Open up our 40th anniversary celebration issue, Cinefex 169, and you’ll find The Illusionists, a giant roundtable discussion in which 21 Oscar-winning visual effects supervisors debate the past, present and future of cinematic illusions. We recorded over 14 hours of interview material for the article, and inevitably some of it ended up on the cutting room floor. In this series of short blogs, we’re pleased to share a few of our favorite outtakes. To read the full roundtable, pick up your copy of Cinefex 169.
CINEFEX — You began your career as a photographer. What sparked that original interest?
JOHN DYKSTRA — The reason I wanted to be a photographer was a television show called Love That Bob. In the show, Bob Cummings was this photographer who got to drive nice cars and meet a lot of women. I thought photography would be the ideal thing for me to do!
CINEFEX — And once you started, you found you couldn’t stop?
JOHN DYKSTRA — Oh, I became enamored of the process, both the mechanics of the cameras and the optics involved, and also the assembly of the image in the darkroom, the ability to take something apart bit by bit and put it back together again in registration. I did a lot of research on disassembling images into their component parts — a little bit of color but mostly black and white — analyzing contrast, luminosity, making my own masks, creating assemblies of deconstructed and then reconstructed images.
CINEFEX — When you think about it, that process of deconstruction and reconstruction lies at the heart of the visual effects process.
JOHN DYKSTRA — Yeah. Taking things apart and putting them back together. It’s essentially what an optical printer does for cinema.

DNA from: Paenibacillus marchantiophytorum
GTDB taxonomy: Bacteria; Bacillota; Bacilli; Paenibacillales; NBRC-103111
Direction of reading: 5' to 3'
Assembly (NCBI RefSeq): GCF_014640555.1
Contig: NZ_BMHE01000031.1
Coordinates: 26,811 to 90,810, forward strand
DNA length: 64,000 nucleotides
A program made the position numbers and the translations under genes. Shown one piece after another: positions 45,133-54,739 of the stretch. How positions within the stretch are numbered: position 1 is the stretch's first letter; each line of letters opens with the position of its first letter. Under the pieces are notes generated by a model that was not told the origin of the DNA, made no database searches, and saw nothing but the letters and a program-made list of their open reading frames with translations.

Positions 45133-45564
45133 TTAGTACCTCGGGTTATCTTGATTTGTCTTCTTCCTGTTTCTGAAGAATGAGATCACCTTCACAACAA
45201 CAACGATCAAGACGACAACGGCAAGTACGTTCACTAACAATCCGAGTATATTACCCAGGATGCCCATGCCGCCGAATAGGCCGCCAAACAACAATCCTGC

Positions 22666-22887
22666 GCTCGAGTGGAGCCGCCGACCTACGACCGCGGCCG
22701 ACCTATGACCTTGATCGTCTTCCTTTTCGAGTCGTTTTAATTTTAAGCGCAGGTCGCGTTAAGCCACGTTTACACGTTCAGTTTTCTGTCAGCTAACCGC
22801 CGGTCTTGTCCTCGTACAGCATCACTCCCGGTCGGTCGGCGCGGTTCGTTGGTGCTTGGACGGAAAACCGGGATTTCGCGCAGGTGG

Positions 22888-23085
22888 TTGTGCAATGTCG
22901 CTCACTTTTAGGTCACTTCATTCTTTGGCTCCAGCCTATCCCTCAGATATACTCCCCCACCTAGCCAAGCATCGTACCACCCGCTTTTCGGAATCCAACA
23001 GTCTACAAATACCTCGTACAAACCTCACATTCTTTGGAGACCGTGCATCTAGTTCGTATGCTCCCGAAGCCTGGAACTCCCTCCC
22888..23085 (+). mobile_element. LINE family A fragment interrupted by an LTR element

CINEFEX — So how did you make the move from photography into visual effects?
JOHN DYKSTRA — Well, I was also an avid model builder when I was a kid — lots of cars and airplanes. Then I saw 2001: A Space Odyssey in the theater. I remember being in awe of the illusion that was created in terms of its verisimilitude. I did a little research on how that was done and, as fate would have it, I met Doug Trumbull and ended up working with him on The Andromeda Strain.
CINEFEX — You assembled the original Industrial Light & Magic team for Star Wars, inventing a lot of technology from the ground up — not least the Dykstraflex motion control system. Is the visual effects world still an inventive place to be?
JOHN DYKSTRA — We’ve lost one aspect of invention and gained another. Invention as an element of creating visual effects has diminished — you don’t often invent and build things like cameras or motion control systems any more. But, invention has increased in terms of the ability to visualize things of gigantic or minuscule proportions, and interpreting those things to the screen in a believable and understandable way.
CINEFEX — Making things believable … is that still the fundamental trick?
JOHN DYKSTRA — The trick is as it’s always been: to ask the question, “How does this visual contribute to the emotion of the story?” We’ve all seen movies in the recent past where the visuals are very complex and very accomplished, but don’t do a whole heck of a lot to advance the story. That’s always been the criteria that’s hardest to meet.
Cinefex is a bimonthly magazine devoted to motion picture visual effects. Since 1980, it has been the bible for effects professionals and enthusiasts, covering the field like no other publication. Profusely illustrated in color, with in-depth articles and interviews, Cinefex offers a captivating look at the technologies and techniques behind many of our most popular and enduring movies.